Participating in public auctions by the Ghana Revenue Authority (GRA) in the past was very daunting because of the corrupt and unfair practices associated with the process.
This is because the manual auction process held for many years was often saddled with scores of people claiming political affiliation, asking for favours and advantages to bid for items.
That was one of the many reasons that forced some well-meaning Ghanaians to lose interest in public auction, particularly, ones by the GRA-Customs Division.
It was against this that the GRA in October 2022, as part of its desire to increase revenue, eliminate fraud, ensure fairness and reduce risks associated with the manual auction process, made a commitment to automate public auctions.
The E-auction initiative is part of efforts by the GRA to eliminate the negative practices that characterised the manual auction system, increase its revenue generation capacity, as well as provide equal opportunities to all Ghanaians in the seamless disposal of seized/condemned and overtime/abandoned cargoes.
Since its inception, the initiative has yielded positive results because the Ghana Revenue Authority has reported an improvement in its revenue target for auction sales.
It said that the introduction of the electronic auction platform boosted auction sale revenue by 30.8 per cent for general goods and 10.2 per cent for vehicles as at the first week of November this year.
Revenue projected to be generated from the auction of general goods increased from GH¢142,640 to GH¢186,640, while revenue expected to be realised from vehicle sales jumped from GH¢1.93 million to GH¢2.13 million for the online auction that ended on November 4, 2022.
The E-auction is an addition to the Integrated Customs Management System (ICUMS), a single window platform in deployment for cargo clearance at the country’s ports.
ICUMS is a product of the CUPIA, a professional trade facilitation solution provider offered by the Korean Customs Service and Ghana Link Network Services Ltd as its technical partner in the country.
Addressing a delegation from the Customs Uni-Pass International Agency (CUPIA) in Accra, the Commissioner-General of the GRA, Rev. Dr Ammishaddai Owusu-Amoah, said the GRA had started seeing a significant improvement in its auction processes with results received from successful E-auction exercises.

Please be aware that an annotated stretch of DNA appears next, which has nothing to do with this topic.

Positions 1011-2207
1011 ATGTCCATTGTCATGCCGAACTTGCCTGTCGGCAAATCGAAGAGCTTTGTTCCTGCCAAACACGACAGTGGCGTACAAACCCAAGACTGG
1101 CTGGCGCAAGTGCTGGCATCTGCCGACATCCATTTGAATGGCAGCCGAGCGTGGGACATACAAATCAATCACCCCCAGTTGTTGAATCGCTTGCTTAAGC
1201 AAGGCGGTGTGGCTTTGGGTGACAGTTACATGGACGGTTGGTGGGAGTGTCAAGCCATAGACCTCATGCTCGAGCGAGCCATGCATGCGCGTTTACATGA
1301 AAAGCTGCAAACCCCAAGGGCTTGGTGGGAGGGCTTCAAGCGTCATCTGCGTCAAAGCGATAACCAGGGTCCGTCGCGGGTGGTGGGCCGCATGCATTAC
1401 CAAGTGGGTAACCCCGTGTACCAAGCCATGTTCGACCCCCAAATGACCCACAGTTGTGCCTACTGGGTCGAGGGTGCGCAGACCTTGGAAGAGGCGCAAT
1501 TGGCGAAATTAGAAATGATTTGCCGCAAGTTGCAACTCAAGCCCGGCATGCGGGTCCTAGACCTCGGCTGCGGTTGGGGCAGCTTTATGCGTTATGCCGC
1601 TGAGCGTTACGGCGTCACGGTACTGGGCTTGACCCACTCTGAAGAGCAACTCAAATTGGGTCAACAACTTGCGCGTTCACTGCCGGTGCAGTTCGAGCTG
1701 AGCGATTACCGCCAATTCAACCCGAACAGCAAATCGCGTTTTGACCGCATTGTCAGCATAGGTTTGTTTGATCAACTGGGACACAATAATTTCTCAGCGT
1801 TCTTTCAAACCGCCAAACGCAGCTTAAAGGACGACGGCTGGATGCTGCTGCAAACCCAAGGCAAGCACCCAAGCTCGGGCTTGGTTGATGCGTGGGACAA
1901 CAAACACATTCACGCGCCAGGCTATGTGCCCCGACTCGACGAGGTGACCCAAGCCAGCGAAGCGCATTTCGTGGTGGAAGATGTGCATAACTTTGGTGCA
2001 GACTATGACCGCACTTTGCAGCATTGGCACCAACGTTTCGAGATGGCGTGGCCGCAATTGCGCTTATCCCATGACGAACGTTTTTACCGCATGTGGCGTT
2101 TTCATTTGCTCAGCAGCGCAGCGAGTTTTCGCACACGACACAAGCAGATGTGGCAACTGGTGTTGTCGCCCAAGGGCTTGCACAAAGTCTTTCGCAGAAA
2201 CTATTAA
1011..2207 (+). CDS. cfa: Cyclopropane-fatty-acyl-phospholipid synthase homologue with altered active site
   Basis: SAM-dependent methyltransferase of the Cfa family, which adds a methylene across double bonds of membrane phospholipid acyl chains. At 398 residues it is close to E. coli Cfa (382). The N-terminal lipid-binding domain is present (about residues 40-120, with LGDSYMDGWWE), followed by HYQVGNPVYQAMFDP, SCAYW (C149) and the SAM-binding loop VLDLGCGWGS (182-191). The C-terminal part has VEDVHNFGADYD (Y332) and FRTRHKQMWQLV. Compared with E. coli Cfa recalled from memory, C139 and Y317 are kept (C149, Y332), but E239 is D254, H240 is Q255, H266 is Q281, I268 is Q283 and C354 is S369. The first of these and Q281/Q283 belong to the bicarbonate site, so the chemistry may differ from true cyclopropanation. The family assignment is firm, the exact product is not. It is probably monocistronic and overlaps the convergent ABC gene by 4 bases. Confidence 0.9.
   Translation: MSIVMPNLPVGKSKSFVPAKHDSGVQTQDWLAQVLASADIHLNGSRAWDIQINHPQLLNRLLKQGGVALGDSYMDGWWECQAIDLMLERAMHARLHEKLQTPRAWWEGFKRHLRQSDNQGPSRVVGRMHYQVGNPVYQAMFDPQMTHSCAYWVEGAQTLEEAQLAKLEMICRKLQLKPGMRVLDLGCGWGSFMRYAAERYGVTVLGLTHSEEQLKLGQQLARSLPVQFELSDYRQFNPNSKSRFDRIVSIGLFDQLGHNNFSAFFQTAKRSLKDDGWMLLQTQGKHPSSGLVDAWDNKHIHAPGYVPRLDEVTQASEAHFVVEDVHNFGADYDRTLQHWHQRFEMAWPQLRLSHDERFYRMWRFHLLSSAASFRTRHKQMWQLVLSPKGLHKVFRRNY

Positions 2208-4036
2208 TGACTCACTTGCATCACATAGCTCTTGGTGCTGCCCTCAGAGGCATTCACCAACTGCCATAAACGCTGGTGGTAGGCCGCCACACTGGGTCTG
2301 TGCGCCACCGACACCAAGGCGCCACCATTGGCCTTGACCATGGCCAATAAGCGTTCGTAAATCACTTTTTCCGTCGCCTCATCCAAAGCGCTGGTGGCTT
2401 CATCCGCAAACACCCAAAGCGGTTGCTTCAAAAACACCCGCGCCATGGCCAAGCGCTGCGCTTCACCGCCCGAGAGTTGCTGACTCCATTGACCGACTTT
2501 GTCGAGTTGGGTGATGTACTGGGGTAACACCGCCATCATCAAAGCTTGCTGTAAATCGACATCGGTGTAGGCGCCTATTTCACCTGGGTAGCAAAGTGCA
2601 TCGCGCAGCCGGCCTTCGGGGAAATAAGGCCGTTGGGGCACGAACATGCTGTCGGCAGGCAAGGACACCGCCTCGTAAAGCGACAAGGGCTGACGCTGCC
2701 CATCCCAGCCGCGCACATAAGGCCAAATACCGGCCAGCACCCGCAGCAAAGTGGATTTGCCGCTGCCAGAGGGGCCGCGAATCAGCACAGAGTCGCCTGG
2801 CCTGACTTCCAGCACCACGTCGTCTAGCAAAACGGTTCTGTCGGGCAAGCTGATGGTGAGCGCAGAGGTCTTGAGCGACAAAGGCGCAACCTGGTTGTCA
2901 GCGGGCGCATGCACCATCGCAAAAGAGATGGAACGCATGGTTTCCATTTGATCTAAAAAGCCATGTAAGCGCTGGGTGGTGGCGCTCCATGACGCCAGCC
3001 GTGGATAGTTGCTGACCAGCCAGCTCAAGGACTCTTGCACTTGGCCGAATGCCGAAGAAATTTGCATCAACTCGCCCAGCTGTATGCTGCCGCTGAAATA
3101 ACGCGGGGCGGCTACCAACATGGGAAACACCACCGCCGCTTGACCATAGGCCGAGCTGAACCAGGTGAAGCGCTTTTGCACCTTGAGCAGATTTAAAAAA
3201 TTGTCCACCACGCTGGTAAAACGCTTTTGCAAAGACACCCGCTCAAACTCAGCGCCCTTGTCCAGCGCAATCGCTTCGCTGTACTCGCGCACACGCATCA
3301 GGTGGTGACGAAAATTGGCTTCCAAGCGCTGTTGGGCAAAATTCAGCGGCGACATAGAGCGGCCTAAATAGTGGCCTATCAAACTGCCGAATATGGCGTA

“We have executed two successful auction sales and we are expecting the third soon. For the pilot, we got above the reserved price, with an increase of 6.8 per cent, while the main auction for general goods and vehicles jumped to 30.8 and 10.2 per cent, respectively,” he said.
Dr Owusu-Amoah explained that the E-auction was a project under the GRA’s transformational agenda and its aim was to consolidate all processes, leading to the disposal of confiscated goods in an online system.
He said the objective of the project was to increase revenue through an online auction or sale, eliminate fraud related issues associated with auctioning, ensure fairness in the auctioning process by making it open to the public, and reducing or eliminating risks linked with the manual process.
E-auction Goes Live
The pilot auctioning of some selected vehicles by the Ghana Revenue Authority went live in October 2022.
The platform – http://auction.icums.gov.gh-requires users to request for the creation of an account using their National Identification Numbers.
The platform offers the option of receiving login details through SMS or email.
After logging in, users can view multiple pictures and place bids on the advertised vehicles.
Like other initiatives, the electronic auction platform has come with its own challenges that would need to be addressed.
- Lack of sensitisation among stakeholders during piloting of the platform – Some of the stakeholders pointed out that the initiative was rushed and there was very little time for sensitisation and training.
“Stakeholder engagements were seriously rushed or in-adequate. Similarly, key players in the implementation were to a large extent deficient in the understanding of the required processes.”
Measures, are therefore needed to be put in place to surmount these challenges to ensure that the E-auction is fully functional to consolidate all processes leading to disposal of confiscated goods in an online system.
To sustain the initiative, there is the need to ensure that GRA officers and their assigns, together with all owners of seized items, are excluded from participating in the electronic auction.
Ghana should be able to learn from other countries that have successfully introduced the E-auction to ensure transparency and effectiveness of the customs auction process.
Going forward, the E-auction system should be used as a means of disposing off confiscated goods in all customs-controlled areas across the country. A conscious effort is needed to ensure that the E-auction system replaces all manual processes of auction after a successful rollout is required.
By: Maclean Kwofi